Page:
At first sight, Thomas Moore’s song The Meeting of the Waters is simply a celebration of the famous beauty spot in the Vale of Avoca in Co Wicklow in Ireland.
But, Moore was far too skilful and deep a writer to settle for just describing an attractive scene.
He knew that what really moved people in songs was emotion, and that’s what he puts into The Meeting of the Waters.
He begins by praising the beauty of the area and announcing that it is dear to his heart but he doesn’t stop there.Straightaway in the second verse he tells us that it isn’t the natural beauty of the area that makes it special to him; it’s something deeper and more personal.
In the third verse he tells us the real reason he loves the area so much is that he spent time there with friends and people he loved. The scene may be attractive, but it gains its main power through being associated with the people he holds dear.
This takes the song to a deeper emotional level, invoking listeners to recall scenes and friends that are particularly dear to them.
It’s a tribute to Moore’s great skills as a writer that he does all this in four short verses.
Below is a stained glass window celebrating some great writers. From bottom left, then all the way round, Thomas Moore, Alfred Lord Tennyson, Charles Dickens, William Shakespeare, Archibald Lampman, Lord Byron and Duncan Campbell Scott. This is in Ottawa Public Library.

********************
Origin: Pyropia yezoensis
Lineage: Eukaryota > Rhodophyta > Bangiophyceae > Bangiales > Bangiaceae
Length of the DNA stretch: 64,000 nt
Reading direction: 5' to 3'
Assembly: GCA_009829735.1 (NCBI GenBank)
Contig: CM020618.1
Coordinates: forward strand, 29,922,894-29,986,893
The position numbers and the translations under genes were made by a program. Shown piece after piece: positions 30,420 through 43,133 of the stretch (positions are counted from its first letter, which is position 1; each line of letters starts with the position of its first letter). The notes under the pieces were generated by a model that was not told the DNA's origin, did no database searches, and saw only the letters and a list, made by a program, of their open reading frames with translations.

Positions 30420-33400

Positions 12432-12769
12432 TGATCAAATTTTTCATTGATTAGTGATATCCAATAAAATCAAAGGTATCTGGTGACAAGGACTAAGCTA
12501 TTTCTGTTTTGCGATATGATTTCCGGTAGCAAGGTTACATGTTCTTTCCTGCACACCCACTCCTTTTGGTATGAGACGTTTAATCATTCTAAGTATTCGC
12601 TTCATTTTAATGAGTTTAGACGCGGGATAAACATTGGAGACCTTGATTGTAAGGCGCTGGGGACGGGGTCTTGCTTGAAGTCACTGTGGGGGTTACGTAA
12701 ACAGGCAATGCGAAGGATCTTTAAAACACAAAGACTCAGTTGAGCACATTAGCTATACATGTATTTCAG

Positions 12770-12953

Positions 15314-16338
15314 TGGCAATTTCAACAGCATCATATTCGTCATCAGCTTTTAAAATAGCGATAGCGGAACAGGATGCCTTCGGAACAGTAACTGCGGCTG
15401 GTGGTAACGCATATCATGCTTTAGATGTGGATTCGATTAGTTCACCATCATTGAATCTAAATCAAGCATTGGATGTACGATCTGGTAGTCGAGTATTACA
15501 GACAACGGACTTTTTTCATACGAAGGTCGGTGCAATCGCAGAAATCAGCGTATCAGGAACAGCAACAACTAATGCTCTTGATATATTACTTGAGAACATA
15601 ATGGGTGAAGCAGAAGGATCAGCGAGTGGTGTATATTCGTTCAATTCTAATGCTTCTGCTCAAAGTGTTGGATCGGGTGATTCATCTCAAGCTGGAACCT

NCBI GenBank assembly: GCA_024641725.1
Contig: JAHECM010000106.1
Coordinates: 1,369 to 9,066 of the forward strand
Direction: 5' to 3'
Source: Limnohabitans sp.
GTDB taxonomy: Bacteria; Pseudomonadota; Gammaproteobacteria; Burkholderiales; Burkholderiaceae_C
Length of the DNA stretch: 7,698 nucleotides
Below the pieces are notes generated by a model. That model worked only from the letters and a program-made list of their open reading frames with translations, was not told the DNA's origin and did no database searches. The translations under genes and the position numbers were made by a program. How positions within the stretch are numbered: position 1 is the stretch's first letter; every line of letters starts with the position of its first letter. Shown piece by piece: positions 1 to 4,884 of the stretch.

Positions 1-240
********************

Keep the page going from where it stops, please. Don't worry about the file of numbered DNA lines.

Meeting of the Waters still popular
The song is less well know than many of Moore’s compositions but is still performed on a regular basis by artists across the world. The recordings by Maureen Hegarty and Tommy Fleming are among the best known.
Moore wrote his poem The Meeting of the Waters in 1807 but the music wasn’t added until many years later. His poem was set to a traditional Irish tune called The Old Head of Dennis. This old tune was collected by George Petrie and published in his collection, Ancient Music of Ireland, in 1855.
Petrie said he first heard the tune being sung in Rathcarrick in Co Sligo by a woman called Biddy Monaghan in 1837.
The Meeting of the Waters beauty spot is still popular today and still attracts visitors from all over the world. It’s part of the Vale of Avoca and is close to other areas of natural beauty such as Glendalough.